possession of material non-public information. 2. Centerbridge and Aurelius were part of the “Settlement Note Holder Group,”3

which exercised extraordinary influence over settlement negotiations between the Debtors and JPMorgan Chase (“JPMC”) and was integrally involved in resolving the key issues in this bankruptcy proceeding. Indeed, the vast majority of the assets of the estate comprise disputed claims between the Debtors and JPMC. Accordingly, nothing could be more material to the value of the estate, and hence to the value of the Debtors’ securities, than the potential settlement of such claims. With knowledge of the progression of settlement negotiations with JPMC, , and, on information and belief, stand to make millions more under the proposed Plan. 3. The Settlement Note Holders were directly involved in negotiations with the

Debtors and JPMC. Throughout approximately one year of negotiations, the parties exchanged

The complete list of Trust Preferred Holders is set forth in the Amended Statement of Arkin Kaplan Rice LLP and Campbell & Levine LLC Pursuant to Rule 2019 of the Federal Rules of Bankruptcy Procedure, dated July 19, 2011. [D.I. 8271] The “Settlement Note Holders” consist of Appaloosa Management, L.P. (“Appaloosa”), Aurelius Capital Management LP (“Aurelius”), Centerbridge Partners, LP (“Centerbridge”) and Owl Creek Asset Management, L.P. (“Owl Creek”).
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at least nine term sheets during the march toward an inevitable settlement. The progress of settlement negotiations made certain propositions clear:  The Debtors and JPMC agreed, as of the first exchange of term sheets in March 2009, that JPMC would pay over to the Debtors $4.08 billion in disputed bank deposits. The parties never deviated from that agreement. The Debtors and JPMC agreed, as of the first exchange of term sheets in March 2009, that JPMC would receive the Trust Preferred Securities, a value of approximately $4 billion. The parties never deviated from that agreement. Throughout 2009 and early 2010, the Debtors and JPMC steadily narrowed their differences with respect to the division of billions of dollars of tax refunds, with JPMC conceding, over time, an increasing share of the refunds to be made available for distribution to the Debtors’ creditors (including, in large part, the Settlement Note Holders).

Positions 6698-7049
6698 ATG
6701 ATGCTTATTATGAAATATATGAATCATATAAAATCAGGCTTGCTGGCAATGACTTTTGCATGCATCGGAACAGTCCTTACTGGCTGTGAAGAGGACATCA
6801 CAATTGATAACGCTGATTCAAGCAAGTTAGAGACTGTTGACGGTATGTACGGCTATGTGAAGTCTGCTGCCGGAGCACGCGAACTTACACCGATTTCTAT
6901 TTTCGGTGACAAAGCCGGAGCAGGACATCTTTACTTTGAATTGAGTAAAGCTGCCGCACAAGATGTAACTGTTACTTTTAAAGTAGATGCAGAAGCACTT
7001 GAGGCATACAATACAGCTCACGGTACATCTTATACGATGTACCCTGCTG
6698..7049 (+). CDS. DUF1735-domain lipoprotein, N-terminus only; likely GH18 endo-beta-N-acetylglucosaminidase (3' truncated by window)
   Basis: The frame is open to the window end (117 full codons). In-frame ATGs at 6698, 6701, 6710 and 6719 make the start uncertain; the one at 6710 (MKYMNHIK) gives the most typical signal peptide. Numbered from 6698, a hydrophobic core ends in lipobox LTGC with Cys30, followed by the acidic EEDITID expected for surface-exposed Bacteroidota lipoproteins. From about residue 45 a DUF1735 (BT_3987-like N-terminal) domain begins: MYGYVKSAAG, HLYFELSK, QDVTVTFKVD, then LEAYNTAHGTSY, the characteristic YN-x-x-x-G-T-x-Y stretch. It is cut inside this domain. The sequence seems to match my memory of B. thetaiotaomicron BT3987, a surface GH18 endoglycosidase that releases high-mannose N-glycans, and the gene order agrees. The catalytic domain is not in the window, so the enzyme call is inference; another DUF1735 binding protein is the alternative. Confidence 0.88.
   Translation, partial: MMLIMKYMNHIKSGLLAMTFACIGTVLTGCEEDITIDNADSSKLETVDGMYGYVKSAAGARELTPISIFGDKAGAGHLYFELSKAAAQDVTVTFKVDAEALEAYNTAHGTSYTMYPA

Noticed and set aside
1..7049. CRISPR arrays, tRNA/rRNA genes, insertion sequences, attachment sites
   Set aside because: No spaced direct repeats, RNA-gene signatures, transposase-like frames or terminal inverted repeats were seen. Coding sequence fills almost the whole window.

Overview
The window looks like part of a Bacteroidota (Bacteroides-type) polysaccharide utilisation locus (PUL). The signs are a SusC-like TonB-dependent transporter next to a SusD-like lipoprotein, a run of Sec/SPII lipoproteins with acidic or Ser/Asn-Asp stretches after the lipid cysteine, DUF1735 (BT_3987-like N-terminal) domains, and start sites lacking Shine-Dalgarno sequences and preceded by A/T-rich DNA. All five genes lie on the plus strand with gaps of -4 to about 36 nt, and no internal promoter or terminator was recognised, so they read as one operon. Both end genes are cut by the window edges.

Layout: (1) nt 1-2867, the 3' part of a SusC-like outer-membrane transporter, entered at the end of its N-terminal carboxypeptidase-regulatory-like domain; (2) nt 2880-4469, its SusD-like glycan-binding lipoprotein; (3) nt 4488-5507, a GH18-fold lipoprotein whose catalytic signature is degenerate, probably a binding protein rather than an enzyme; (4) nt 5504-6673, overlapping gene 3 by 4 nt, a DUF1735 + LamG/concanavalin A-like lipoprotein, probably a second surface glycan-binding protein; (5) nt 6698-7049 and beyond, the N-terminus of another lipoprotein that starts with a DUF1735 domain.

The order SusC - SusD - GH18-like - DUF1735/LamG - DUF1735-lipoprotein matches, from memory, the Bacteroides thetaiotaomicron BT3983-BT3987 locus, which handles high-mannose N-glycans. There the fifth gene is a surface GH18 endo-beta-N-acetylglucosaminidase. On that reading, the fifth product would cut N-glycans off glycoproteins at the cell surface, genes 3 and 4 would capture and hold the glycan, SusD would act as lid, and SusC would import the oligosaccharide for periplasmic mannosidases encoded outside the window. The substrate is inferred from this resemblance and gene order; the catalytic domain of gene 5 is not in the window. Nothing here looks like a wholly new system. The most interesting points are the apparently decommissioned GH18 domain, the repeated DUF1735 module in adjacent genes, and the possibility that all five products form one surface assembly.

4.

Based on this information, Aurelius and Centerbridge had an insight into

settlement negotiations that the public simply did not. This was a crucial advantage. As Centerbridge managing director Vivek Melwani conceded, Centerbridge’s returns depend on its ability to assess risk. (July 21 Tr. at 50:13-22.) And in a bankruptcy case, this includes assessments of the outcome of litigation and, relatedly, the probability of reaching a settlement and the terms of a potential settlement. (Id. at 51:1-18.) It is therefore not surprising that Centerbridge incorporated information from the settlement negotiations into its models. (July 21 Tr. at 34:10-19.) Nor is it surprising that Aurelius did the same. (July 19 Tr. 94:16-97:10.) This information helped Aurelius and Centerbridge assess potential outcomes in the case, which better enabled them to assess risk, and thus to make their investment decisions. 5. While the Settlement Note Holders did not produce copies of these models or

their internal trading communications in connection with the Hearing, one does not need to examine these documents to conclude that Aurelius and Centerbridge used the settlement negotiation information they received to their advantage. Rather, their trading patterns tell the story. 2

6.

After Aurelius and Centerbridge learned in March 2009 that the parties were in